2016 was a busy, unforgettable year.
By the numbers, 28 keynotes or invited talks, 12 conference presentations, 2 published chapters + 2 in press, 2 published journal articles + 2 in press, and 1 edited FAQ site.
This was a year for both family and opportunity, some setbacks but much progress, the occasional need to pitch a battle or take a principled stand, the discovery of many new allies, and the opportunity to meet many personal heroes.
It began at St. Pete’s beach in Florida at the National Institute for the Teaching of Psychology (where I will be again this week), co-hosting a discussion titled “Textbooks are dead and traditional assignments suck” with my dear friend Robert Biswas-Diener (aka the “Indiana Jones of Positive Psychology”; aka Senior Editor of NOBA Psychology). Although I would step down from my position as Associate Editor of NOBA in May, Robert and I continued to work together for the rest of the year, editing and writing chapters for our forthcoming volume, “Open: The philosophy and practices that are revolutionizing education and science.” With any luck this book will be published by Ubiquity Press (open access, duh) early in 2017. I am so grateful to Robert for his boldness (“we should publish a book!”) and to our contributors for their enthusiastic support and for sharing their hard-earned insights.
January also marked my first campus visit for the Open Textbook Network at the University of Washington, during which I had the honour of shadowing David Ernst and Sarah Cohen. In truth, I was blown away when they asked me to join the OTN team a few months earlier and have since thoroughly enjoyed facilitating faculty workshops for the OTN at Temple University (April), the University of North Carolina at Greensboro (September), George Fox University (also September), and the University of Northern Iowa (October).
February was PACKED and had me thanking the lord that I don’t teach in the Spring. A guest lecture at the University of British Columbia was followed by keynote addresses or invited talks for Campus Stores Canada, the University of Waterloo, McMaster University, Sheridan College, and Ryerson University (phew!), and an unforgettable Hewlett Foundation grantees meeting aboard a riverboat sailing up the Mississippi from New Orleans.
March began in Knoxville, Tennessee, where I gave a talk for the Psychology Department and then went on a road trip with my dear friend and collaborator (in all things, including Kriss Kross karaoke) Erin Hardin through Chattanooga to Atlanta. There we co-presented on our article about skill development in Intro Psych at the Southeastern Teaching of Psychology conference. I flew back from Atlanta just in time to leave again for Edmonton, where I keynoted at the U of Alberta’s Open Education week event, reuniting over dinner with future collaborator Danielle Paradis. I participated in a panel discussion (once again, for Open Education week) at UBC and hosted the generous Paul Stacey at Kwantlen for a talk about all things Creative Commons. March wound up with two more guest lectures (at the Justice Institute of BC) and another talk, this one on the Psychology of Genocide at the Vancouver Holocaust Education Centre, to students about to take part in the March of the Living.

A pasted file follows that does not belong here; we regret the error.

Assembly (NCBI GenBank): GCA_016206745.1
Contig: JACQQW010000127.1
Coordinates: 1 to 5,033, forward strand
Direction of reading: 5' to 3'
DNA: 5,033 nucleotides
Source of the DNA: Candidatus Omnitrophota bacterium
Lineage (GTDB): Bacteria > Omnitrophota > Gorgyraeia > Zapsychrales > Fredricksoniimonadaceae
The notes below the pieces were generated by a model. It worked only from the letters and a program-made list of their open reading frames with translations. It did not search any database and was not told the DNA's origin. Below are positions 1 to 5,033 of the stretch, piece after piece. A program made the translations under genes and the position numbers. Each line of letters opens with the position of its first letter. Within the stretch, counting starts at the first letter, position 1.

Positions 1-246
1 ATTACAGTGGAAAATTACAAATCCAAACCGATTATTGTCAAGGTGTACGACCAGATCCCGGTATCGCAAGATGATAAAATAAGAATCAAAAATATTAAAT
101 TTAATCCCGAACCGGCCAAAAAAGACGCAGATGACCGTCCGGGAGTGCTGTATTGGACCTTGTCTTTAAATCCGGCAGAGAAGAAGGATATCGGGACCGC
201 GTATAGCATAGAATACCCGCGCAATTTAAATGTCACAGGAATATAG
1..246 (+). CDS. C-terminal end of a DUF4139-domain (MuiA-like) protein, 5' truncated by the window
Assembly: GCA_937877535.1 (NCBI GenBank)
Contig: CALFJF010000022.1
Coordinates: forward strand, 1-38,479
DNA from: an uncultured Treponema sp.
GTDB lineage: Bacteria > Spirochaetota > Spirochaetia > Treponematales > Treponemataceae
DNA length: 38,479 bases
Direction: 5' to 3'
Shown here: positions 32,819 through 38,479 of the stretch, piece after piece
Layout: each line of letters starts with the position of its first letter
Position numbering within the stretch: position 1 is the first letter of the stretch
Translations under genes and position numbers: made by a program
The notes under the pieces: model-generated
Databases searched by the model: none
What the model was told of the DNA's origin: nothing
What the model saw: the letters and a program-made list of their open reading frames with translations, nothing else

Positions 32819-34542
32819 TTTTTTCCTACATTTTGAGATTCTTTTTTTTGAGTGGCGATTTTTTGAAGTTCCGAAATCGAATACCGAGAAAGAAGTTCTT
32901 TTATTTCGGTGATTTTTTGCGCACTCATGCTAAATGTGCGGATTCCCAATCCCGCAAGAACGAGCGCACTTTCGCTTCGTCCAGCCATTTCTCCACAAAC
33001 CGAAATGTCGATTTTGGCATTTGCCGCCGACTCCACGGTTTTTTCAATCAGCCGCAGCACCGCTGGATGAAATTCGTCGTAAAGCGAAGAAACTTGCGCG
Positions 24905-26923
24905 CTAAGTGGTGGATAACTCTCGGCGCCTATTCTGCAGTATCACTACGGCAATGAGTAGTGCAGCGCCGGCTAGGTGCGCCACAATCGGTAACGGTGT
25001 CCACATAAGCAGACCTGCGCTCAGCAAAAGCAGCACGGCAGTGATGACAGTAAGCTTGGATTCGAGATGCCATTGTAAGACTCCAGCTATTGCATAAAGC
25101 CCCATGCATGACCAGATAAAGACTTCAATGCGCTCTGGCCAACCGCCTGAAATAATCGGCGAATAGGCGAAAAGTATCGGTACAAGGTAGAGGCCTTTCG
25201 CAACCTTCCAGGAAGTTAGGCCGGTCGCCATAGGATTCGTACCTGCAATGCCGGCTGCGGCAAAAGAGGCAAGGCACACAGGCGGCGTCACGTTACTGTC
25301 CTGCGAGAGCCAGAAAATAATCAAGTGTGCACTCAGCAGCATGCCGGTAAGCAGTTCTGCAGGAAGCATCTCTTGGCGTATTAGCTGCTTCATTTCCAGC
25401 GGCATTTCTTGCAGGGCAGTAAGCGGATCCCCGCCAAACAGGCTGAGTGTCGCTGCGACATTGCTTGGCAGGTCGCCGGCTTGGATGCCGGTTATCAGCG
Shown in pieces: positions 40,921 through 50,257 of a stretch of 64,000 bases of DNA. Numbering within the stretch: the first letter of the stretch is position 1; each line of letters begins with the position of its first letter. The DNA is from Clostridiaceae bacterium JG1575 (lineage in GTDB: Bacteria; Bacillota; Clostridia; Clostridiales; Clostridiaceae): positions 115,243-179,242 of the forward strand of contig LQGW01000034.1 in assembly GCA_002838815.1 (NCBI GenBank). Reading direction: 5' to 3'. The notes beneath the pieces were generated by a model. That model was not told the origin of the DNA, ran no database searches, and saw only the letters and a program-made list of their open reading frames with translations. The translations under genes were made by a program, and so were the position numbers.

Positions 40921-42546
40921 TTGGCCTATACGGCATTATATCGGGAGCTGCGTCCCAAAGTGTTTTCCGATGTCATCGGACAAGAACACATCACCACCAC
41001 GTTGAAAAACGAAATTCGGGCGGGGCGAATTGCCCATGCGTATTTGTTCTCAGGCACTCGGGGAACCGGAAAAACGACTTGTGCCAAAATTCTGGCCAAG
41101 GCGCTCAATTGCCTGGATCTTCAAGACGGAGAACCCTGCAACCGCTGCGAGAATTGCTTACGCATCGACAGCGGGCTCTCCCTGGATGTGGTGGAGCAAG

In April Surita and I took the boys to India—their first trip and my first in 7 years—which involved family reunions aplenty, city hopping, gully cricket, divine food, serious heat, fun shopping, and delicious mangoes. Back just in time for the start of the summer semester.
May hit the ground running with four classes, two interviews, and a webinar for the Community College Consortium for Open Educational Resources. Plenty of meetings that month, including with the Association of BC students about OER advocacy strategy and a delightful lunch with the even more delightful Sirish Rao, who convinced me to give a talk at the upcoming Indian Summer festival.
June sent me to Sarnia, Ontario, where I gave a talk and a workshop about OER at Lambton College. Oh and then I broke my hand. And fingers. At cricket practice, no less. Sadly this was right after I took a wicket (top of off stump, if that means anything to you—AND IT SHOULD). Even more sadly, it ended my cricket season and took me out of the classroom for a few weeks as I couldn’t type or drive or much else normally. Much pain, much rehab, and an increasingly smelly cast (TMI, I know).
July featured a GO-GN webinar and that 5×15 talk at the Indian Summer festival (about privilege, moral justifications, and the psychological foundations of evil). And much more rehab.